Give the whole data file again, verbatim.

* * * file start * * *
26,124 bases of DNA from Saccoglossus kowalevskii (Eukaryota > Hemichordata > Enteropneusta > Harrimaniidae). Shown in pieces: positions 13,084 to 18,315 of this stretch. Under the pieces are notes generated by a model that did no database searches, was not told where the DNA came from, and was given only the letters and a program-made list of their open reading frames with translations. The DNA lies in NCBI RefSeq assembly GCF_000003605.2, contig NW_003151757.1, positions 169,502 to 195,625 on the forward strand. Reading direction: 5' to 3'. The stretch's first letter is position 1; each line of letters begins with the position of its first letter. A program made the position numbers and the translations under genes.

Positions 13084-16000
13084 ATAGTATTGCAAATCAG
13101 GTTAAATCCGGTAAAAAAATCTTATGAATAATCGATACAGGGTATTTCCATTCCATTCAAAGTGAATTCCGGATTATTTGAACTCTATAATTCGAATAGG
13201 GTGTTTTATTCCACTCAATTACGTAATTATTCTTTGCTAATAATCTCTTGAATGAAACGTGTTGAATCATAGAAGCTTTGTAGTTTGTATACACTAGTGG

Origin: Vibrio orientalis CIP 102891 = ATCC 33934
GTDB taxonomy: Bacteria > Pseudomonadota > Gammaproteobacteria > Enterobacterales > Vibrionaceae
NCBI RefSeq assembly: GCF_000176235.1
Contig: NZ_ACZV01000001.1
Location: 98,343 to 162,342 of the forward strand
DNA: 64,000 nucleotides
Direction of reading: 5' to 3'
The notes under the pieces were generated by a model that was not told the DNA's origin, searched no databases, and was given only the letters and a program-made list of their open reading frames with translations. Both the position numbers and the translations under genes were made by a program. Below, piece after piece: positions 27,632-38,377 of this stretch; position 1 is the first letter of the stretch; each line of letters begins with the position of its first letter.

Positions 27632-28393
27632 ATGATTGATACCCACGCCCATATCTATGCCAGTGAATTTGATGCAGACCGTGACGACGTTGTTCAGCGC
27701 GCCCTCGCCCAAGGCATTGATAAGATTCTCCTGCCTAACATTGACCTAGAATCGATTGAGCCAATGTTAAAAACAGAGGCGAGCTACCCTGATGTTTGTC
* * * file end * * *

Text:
26,124 bases of DNA from Saccoglossus kowalevskii (Eukaryota > Hemichordata > Enteropneusta > Harrimaniidae). Shown in pieces: positions 13,084 to 18,315 of this stretch. Under the pieces are notes generated by a model that did no database searches, was not told where the DNA came from, and was given only the letters and a program-made list of their open reading frames with translations. The DNA lies in NCBI RefSeq assembly GCF_000003605.2, contig NW_003151757.1, positions 169,502 to 195,625 on the forward strand. Reading direction: 5' to 3'. The stretch's first letter is position 1; each line of letters begins with the position of its first letter. A program made the position numbers and the translations under genes.

Positions 13084-16000
13084 ATAGTATTGCAAATCAG
13101 GTTAAATCCGGTAAAAAAATCTTATGAATAATCGATACAGGGTATTTCCATTCCATTCAAAGTGAATTCCGGATTATTTGAACTCTATAATTCGAATAGG
13201 GTGTTTTATTCCACTCAATTACGTAATTATTCTTTGCTAATAATCTCTTGAATGAAACGTGTTGAATCATAGAAGCTTTGTAGTTTGTATACACTAGTGG

Origin: Vibrio orientalis CIP 102891 = ATCC 33934
GTDB taxonomy: Bacteria > Pseudomonadota > Gammaproteobacteria > Enterobacterales > Vibrionaceae
NCBI RefSeq assembly: GCF_000176235.1
Contig: NZ_ACZV01000001.1
Location: 98,343 to 162,342 of the forward strand
DNA: 64,000 nucleotides
Direction of reading: 5' to 3'
The notes under the pieces were generated by a model that was not told the DNA's origin, searched no databases, and was given only the letters and a program-made list of their open reading frames with translations. Both the position numbers and the translations under genes were made by a program. Below, piece after piece: positions 27,632-38,377 of this stretch; position 1 is the first letter of the stretch; each line of letters begins with the position of its first letter.

Positions 27632-28393
27632 ATGATTGATACCCACGCCCATATCTATGCCAGTGAATTTGATGCAGACCGTGACGACGTTGTTCAGCGC
27701 GCCCTCGCCCAAGGCATTGATAAGATTCTCCTGCCTAACATTGACCTAGAATCGATTGAGCCAATGTTAAAAACAGAGGCGAGCTACCCTGATGTTTGTC